To highlight the loss of indigenous culture and the decimation of Native populations since the arrival of the Europeans in North America, AIM members organized a Thanksgiving Day protest in Plymouth, Massachusetts on the 350th anniversary of the Pilgrims’ arrival.
Protesters gathered at the statue of Massasoit, an important Wampanoag Indian leader in 1620. American Indian Movement leaders Russell Means and Dennis Banks delivered speeches condemning the romanticized portrayal of Thanksgiving as ignorant and inaccurate. Protesters also climbed on the replica of the Mayflower demanding that Thanksgiving should be considered a National Day of Mourning and not a celebration of colonialism.
AIM’s Thanksgiving Day protest, taking place during the Occupation of Alcatraz in California, increased national awareness of AIM and defined AIM’s advocacy as strident and vocal. Importantly, the 1970 protest at Plymouth Rock initiated a nationwide conversation about the inclusion of Native perspectives in American history that is still ongoing.
In 2020, for the 400th anniversary of the Pilgrim’s arrival, the annual celebration of Thanksgiving at Plymouth, Massachusetts will offer both historical and contemporary perspectives on the original historical event by including voices from indigenous, English colonial and American communities. Newly created wampum peace belts by Wampanoag artists will tour England as part of an exhibition featuring Native history. Fifty years later, the legacy of AIM’s Thanksgiving Day protest will be evident on both sides of the Atlantic.
Faces of AIM
Anna Mae Aquash
"I am Indian all the way and always will be. I’m not going to stop fighting until I die, and I hope I’m a good example of a human being and of my tribe."
Anna Mae Aquash
March 27, 1945 – late November
1975 (actual date of death unknown)
Tribal affiliation: Member of the Indian Brook First
Nation, Nova Scotia, Canada
As an Indian child of the relocation era, Anna Mae Aquash grew up in poverty on the Mi’kmaq reservation. At age 17, with only an elementary school education, Anna Mae moved around New England, working as a migrant farmhand until marrying and moving to Boston. Raising her two daughters, Denise and Deborah, in the United States, Anna Mae struggled with urban poverty and racism. With an increasing interest in advocacy for the preservation of tribal traditions and the extension of Native rights, she founded the Boston Indian Council, which introduced her to the greater fight for Native liberation and agency.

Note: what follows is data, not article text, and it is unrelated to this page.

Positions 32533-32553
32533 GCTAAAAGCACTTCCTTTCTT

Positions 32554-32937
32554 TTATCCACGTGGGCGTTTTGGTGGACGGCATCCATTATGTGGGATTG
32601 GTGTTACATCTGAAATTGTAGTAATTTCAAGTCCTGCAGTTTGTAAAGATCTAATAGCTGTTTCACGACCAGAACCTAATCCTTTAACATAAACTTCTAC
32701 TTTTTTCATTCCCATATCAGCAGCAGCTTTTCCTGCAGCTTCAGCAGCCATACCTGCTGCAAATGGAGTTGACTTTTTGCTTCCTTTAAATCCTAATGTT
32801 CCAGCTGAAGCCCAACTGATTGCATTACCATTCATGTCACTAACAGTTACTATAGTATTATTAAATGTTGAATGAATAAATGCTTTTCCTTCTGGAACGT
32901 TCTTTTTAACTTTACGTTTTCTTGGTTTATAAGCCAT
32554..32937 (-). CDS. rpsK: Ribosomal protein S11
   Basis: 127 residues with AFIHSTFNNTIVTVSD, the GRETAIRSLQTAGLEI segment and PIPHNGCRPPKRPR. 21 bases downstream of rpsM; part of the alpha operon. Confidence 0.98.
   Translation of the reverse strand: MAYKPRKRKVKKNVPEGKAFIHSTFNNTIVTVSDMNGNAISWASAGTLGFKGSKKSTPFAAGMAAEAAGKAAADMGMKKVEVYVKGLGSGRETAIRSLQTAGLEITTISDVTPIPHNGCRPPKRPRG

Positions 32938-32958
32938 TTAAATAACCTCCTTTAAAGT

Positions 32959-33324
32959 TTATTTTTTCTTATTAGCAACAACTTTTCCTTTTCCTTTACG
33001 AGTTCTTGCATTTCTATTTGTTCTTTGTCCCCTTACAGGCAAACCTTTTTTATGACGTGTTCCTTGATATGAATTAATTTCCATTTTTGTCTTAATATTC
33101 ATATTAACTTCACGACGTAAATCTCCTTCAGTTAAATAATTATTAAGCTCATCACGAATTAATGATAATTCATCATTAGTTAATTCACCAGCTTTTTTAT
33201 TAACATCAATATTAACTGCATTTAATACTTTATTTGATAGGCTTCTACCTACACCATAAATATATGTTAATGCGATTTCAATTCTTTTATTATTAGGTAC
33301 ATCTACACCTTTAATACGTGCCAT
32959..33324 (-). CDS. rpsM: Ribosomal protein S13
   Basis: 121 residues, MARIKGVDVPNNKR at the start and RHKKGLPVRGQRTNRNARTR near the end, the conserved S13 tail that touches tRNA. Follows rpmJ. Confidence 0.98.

In 1970, she then joined AIM and became increasingly active, participating in the anti-Thanksgiving National Day of Mourning in Plymouth, Massachusetts that same year. She was also among the crowd of AIM protesters during the Trail of Broken Treaties, the occupation of the Bureau of Indian Affairs, and the demonstration at Wounded Knee, South Dakota. In sustained conflict with the federal government at this time, AIM was the target of destabilization tactics, as rumors flew about internal spying and Native FBI informants. Arrested and charged for possession of weapons and for aiding Indian fugitives, Anna Mae was released on bail in November 1975 from the courthouse in Pierre, South Dakota, after which she presumably disappeared, not to be found again until her body was discovered in a ravine on the Pine Ridge Reservation in February 1976. For a while, she was believed to have died from exposure, but it wasn’t until February 2004 when Arlo Looking Cloud and John Graham, two former members of AIM, were tried, convicted, and sentenced to life for Anna Mae’s murder.
Anna Mae Aquash, murdered with the unfounded assumption that she acted as an FBI informant, was victimized by the increasing paranoia, suspicion, and violence that festered within the American Indian Movement. Furthermore, the deferment of justice for Anna Mae’s case and the building of hostility towards her as an influential member paints a disappointing image of how women were sidelined and scapegoated within the American Indian Movement.